21 April 2017

Namibia: Low-Level Stall Probable Cause of Plane Crash

NO INDICATIONS that a mechanical defect or malfunction was the cause of the plane crash in which three pilots were killed at Hosea Kutako International Airport early last year could be found during the official investigation of the accident.

The probable cause of the crash, in which pilots Uwe Herbert (62), Fritz Alpers (41), and Ole Friede (43) lost their lives on 29 January 2016, was that the Cessna 425 aircraft in which they were flying stalled at low altitude before it crashed into the ground, aircraft accident investigator Hafeni Mweshixwa concluded in his report on the investigation of the accident.

The report, which is the result of the investigation that the works ministry's Directorate of Aircraft Accident Investigations carried out after the crash, has now been released.

Herbert, Friede and Alpers died when the Cessna 425 in which they were doing a flight to test Herbert and Friede's skills for the renewal of their commercial pilot licences crashed about 300 metres north of the runway at Hosea Kutako International Airport.

Mweshixwa recorded in his report that the pilots - Herbert was not seated in the front two seats of the aeroplane at the time of the crash - had been doing a landing approach when the airport's air traffic controller was asked for permission to make a right turn out of the approach in order to circle back and do another landing approach.

The air traffic controller reported that he last saw the twin-engined aircraft on final approach, looked away for a moment, and then heard a bang before he saw a ball of flames north of the runway.

The aircraft first made ground contact with its nose section, it is stated in the accident report.

As a result of the ensuing fire that engulfed the plane, it was difficult to verify the positions the different flight controls had been in at the time of the crash, it is also stated in the report.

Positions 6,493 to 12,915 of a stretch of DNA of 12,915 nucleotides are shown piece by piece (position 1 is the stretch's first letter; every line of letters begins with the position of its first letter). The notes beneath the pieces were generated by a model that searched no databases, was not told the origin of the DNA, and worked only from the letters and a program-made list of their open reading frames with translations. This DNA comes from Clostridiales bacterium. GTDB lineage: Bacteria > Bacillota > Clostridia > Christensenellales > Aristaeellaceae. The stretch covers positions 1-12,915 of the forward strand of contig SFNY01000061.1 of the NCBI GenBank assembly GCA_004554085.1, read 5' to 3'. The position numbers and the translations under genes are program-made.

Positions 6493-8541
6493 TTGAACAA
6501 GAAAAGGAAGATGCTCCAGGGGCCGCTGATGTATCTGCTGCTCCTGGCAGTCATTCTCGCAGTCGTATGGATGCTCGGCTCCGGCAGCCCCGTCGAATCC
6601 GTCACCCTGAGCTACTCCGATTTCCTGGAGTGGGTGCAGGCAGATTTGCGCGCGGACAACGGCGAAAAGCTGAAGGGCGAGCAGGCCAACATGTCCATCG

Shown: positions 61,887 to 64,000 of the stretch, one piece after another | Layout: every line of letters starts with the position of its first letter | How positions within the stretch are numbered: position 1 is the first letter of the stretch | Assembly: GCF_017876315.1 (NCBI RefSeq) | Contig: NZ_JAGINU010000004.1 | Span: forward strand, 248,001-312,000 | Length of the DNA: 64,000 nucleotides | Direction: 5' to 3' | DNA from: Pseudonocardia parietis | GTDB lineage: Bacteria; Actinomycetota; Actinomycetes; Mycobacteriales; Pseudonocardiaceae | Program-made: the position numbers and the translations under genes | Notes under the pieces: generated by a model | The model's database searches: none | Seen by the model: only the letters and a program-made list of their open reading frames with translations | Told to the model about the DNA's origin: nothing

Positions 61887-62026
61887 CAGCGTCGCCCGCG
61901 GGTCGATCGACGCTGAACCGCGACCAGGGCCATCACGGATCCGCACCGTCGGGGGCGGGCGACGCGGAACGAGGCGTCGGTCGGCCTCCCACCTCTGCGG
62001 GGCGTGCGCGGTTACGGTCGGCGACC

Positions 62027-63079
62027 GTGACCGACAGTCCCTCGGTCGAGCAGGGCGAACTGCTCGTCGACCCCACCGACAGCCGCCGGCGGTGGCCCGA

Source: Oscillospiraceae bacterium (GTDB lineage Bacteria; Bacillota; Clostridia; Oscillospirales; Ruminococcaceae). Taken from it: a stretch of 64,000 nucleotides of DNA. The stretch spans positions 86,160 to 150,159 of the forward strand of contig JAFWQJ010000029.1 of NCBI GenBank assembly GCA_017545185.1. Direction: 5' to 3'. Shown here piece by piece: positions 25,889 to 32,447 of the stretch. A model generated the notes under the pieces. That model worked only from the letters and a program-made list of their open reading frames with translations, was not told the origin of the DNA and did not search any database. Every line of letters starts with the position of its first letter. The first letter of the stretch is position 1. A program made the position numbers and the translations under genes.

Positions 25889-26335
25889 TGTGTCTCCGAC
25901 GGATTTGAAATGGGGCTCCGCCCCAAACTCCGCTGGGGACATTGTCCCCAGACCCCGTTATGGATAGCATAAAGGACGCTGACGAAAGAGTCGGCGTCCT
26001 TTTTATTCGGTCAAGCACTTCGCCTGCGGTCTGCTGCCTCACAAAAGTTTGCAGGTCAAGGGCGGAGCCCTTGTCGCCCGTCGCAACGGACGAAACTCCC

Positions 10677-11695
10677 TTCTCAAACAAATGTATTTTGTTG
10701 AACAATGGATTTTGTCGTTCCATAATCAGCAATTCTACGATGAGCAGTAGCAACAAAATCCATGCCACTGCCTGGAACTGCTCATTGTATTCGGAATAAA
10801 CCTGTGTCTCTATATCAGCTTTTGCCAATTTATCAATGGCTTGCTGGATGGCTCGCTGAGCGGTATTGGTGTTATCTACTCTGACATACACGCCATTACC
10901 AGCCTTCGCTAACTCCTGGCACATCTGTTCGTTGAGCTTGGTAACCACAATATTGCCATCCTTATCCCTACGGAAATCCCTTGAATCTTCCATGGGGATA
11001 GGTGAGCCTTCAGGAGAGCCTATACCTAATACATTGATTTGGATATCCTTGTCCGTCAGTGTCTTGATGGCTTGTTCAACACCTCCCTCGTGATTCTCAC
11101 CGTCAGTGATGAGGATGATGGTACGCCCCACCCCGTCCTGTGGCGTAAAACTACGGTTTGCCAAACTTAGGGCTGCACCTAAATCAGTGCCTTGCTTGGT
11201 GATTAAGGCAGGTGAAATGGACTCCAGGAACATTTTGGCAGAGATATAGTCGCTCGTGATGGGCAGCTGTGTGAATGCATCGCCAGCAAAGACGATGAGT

No evidence to indicate that a mechanical defect or malfunction could have contributed to the accident could be found with an examination of the engine and mechanical components of the aircraft.

Although there was also no evidence that the pilots had been doing a training manoeuvre in which the loss of power of one of the plane's engines during a landing approach was simulated, Mweshixwa recorded that the investigation revealed such a manoeuvre was a common practice that was performed.

The accident report states that performing such a manoeuvre was a highly risky operation, and that most flight operations prohibit it, unless it is done in a flight simulator or at high altitude to ensure enough altitude to recover should the aircraft stall or a pilot lose control.

It is further stated in the report that an "asymmetrical thrust scenario" - a situation in which one engine was producing more thrust than the other, causing the aircraft to veer to one direction and to flip to the underpowered side - could also not be ruled out.

The Namibia Civil Aviation Authority should review the practice in which the loss of an aircraft's engine power during a landing approach is simulated to test pilots' skills, and this should possibly be restricted to tests in a flight simulator or at high altitude to assure enough height should a stall occur, the directorate recommended at the end of the investigation report.


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